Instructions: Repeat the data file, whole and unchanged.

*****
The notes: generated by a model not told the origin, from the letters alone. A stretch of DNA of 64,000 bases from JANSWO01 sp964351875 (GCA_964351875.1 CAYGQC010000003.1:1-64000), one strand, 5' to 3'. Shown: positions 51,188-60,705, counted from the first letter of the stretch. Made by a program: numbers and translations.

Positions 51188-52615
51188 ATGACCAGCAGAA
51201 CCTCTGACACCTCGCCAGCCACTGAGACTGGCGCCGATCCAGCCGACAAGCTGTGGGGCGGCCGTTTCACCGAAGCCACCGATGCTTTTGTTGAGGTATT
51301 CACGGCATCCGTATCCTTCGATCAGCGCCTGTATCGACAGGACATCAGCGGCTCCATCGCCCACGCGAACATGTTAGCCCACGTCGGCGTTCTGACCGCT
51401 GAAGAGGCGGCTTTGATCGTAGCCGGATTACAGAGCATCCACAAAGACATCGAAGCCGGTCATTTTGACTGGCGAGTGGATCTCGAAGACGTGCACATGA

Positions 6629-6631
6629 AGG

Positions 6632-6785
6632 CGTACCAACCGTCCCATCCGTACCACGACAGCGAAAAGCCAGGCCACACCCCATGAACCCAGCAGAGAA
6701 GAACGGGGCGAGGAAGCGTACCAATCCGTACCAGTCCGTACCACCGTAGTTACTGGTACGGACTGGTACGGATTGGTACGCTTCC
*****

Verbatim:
The notes: generated by a model not told the origin, from the letters alone. A stretch of DNA of 64,000 bases from JANSWO01 sp964351875 (GCA_964351875.1 CAYGQC010000003.1:1-64000), one strand, 5' to 3'. Shown: positions 51,188-60,705, counted from the first letter of the stretch. Made by a program: numbers and translations.

Positions 51188-52615
51188 ATGACCAGCAGAA
51201 CCTCTGACACCTCGCCAGCCACTGAGACTGGCGCCGATCCAGCCGACAAGCTGTGGGGCGGCCGTTTCACCGAAGCCACCGATGCTTTTGTTGAGGTATT
51301 CACGGCATCCGTATCCTTCGATCAGCGCCTGTATCGACAGGACATCAGCGGCTCCATCGCCCACGCGAACATGTTAGCCCACGTCGGCGTTCTGACCGCT
51401 GAAGAGGCGGCTTTGATCGTAGCCGGATTACAGAGCATCCACAAAGACATCGAAGCCGGTCATTTTGACTGGCGAGTGGATCTCGAAGACGTGCACATGA

Positions 6629-6631
6629 AGG

Positions 6632-6785
6632 CGTACCAACCGTCCCATCCGTACCACGACAGCGAAAAGCCAGGCCACACCCCATGAACCCAGCAGAGAA
6701 GAACGGGGCGAGGAAGCGTACCAATCCGTACCAGTCCGTACCACCGTAGTTACTGGTACGGACTGGTACGGATTGGTACGCTTCC